Accent colors, rather than maximum color use on walls and in furniture, will please the most buyers. A heather gray sofa with pale gray walls can handle funky orange pillows, if that’s your speed. Buyers will be able to envision their own furniture in a neutral space like this, because even the least imaginative shoppers know your pillows will go when you do. Pumpkin orange walls though…that’s a tough sell for the majority of shoppers, and if they’re not willing to pick up a paint brush, they may cross your home off the list.

blue-paint

The survey revealed favorite colors (in order) are blue, green and neutral. Consider packing up your more colorful decor and weaving blue or green accents throughout your home for a cohesive design that will appeal to the most buyers. This can be done through pillows, picture frames, towels, dishware, area rugs and bedding. If your walls are already a neutral shade, adding accessories in the same color family will help your home feel like a show home rather than a disarray of mis-matchy-ness – a winning strategy for any listing.

red-door

One place to consider a bolder color choice is the front door. Check with your HOA for a list of approved paint color options and consider a classic red, hunter green or ochre (a deep yellow) as an accent shade on your door. A tasteful statement color on your front door (and a brand new door mat) can add to your home’s curb appeal for minimal investment, and enchant buyers from the moment they park the car.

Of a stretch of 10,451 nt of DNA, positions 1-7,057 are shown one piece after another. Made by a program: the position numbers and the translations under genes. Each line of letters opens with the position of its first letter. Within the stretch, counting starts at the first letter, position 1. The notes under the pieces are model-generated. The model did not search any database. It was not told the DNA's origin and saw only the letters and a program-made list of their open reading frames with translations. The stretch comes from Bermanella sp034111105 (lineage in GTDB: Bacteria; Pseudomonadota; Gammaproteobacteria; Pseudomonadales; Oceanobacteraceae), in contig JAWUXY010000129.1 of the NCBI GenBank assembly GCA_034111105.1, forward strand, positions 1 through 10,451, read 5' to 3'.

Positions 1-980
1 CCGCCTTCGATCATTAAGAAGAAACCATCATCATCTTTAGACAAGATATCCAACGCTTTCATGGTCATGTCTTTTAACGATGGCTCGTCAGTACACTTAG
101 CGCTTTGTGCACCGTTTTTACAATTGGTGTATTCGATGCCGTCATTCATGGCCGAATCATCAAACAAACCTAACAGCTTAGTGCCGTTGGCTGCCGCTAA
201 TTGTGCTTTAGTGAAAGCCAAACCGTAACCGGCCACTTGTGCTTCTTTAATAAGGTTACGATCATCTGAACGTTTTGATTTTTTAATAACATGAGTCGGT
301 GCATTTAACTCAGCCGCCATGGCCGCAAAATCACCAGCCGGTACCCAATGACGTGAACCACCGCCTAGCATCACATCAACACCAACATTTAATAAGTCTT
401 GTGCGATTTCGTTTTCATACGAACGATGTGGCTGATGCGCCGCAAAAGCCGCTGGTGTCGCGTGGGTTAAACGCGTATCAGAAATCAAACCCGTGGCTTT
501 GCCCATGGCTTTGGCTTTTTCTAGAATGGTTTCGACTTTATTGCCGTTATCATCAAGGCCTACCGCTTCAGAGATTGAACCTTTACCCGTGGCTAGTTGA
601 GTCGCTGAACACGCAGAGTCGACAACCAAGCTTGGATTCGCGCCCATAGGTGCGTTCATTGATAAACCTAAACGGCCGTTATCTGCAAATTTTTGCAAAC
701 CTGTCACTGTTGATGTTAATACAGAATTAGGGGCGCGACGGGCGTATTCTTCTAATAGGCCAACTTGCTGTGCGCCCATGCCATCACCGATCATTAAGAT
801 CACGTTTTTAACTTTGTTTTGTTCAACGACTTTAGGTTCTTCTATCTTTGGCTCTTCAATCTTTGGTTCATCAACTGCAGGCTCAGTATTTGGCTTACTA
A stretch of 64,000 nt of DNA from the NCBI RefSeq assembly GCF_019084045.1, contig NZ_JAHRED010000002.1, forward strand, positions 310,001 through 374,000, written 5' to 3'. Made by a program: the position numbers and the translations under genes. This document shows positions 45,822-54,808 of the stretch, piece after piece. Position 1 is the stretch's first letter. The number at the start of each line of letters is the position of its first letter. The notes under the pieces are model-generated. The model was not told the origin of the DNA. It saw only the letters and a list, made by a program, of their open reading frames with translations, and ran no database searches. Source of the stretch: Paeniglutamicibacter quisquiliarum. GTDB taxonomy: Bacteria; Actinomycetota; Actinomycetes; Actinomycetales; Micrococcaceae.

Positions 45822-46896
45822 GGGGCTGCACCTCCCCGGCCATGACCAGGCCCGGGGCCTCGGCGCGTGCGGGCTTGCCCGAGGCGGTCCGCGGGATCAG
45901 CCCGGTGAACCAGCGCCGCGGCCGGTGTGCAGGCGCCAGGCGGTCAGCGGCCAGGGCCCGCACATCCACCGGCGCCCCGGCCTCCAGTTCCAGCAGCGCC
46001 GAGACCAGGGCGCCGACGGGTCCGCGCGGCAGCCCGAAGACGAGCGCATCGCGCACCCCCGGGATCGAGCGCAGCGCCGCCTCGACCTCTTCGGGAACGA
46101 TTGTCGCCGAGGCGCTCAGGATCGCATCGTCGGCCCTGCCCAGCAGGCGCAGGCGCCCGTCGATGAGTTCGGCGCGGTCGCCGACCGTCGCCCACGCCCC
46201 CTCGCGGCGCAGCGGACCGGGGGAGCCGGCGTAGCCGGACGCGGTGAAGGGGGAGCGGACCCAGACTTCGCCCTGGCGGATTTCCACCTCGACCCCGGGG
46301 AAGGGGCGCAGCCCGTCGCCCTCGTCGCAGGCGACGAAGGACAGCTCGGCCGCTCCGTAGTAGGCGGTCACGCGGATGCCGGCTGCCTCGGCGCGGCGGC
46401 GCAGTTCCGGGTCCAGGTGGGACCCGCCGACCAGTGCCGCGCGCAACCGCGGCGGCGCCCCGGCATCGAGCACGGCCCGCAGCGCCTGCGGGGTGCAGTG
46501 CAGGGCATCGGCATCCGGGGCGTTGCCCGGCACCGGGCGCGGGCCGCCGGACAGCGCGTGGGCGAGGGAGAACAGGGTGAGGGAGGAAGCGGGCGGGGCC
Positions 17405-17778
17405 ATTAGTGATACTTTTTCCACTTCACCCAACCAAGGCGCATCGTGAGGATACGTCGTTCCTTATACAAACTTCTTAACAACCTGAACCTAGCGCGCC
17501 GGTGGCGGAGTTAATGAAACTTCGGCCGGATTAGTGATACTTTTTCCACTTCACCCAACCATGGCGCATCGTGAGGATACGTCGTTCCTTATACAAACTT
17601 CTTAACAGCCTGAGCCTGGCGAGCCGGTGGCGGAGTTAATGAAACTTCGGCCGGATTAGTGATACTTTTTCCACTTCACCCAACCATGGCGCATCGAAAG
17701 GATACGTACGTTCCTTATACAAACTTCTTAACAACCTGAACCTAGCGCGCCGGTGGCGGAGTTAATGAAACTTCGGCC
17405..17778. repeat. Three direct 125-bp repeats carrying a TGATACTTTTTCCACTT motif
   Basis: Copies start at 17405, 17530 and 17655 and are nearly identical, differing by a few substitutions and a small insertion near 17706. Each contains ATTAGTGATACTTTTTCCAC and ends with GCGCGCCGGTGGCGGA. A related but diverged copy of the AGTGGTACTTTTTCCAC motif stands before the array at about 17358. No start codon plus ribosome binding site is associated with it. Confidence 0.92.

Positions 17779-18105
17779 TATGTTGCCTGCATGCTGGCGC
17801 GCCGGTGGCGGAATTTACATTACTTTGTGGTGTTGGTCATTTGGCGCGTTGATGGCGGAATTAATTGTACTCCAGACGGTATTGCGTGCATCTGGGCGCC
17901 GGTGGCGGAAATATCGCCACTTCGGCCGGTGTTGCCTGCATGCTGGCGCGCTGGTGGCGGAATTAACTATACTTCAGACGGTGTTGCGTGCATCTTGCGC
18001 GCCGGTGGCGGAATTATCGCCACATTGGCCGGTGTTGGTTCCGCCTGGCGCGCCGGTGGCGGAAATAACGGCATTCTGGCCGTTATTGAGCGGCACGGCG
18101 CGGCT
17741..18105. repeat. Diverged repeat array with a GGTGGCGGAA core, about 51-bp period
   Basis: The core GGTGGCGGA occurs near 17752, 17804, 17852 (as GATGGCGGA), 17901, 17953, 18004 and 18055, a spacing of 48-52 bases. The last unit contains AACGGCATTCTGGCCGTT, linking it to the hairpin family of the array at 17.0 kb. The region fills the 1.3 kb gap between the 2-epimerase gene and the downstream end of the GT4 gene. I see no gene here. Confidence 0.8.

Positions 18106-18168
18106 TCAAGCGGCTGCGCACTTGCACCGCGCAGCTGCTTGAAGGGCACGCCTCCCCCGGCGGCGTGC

The key to successful on-the-market interior design is to tone down any bold personal choices to make room for your buyer’s style. If your dream sofa is hot pink velvet with black and white striped pillows against a funky accent wall, go for it! In your next house. Take yourself out of the picture so buyers can picture life in “their” home, and you’ll help your sale happen in a timely fashion and for top dollar. At the end of the day, the color you’ll love most when your home sells is green; help your home’s top dollar potential by toning down bold colors and setting the stage for a successful sale.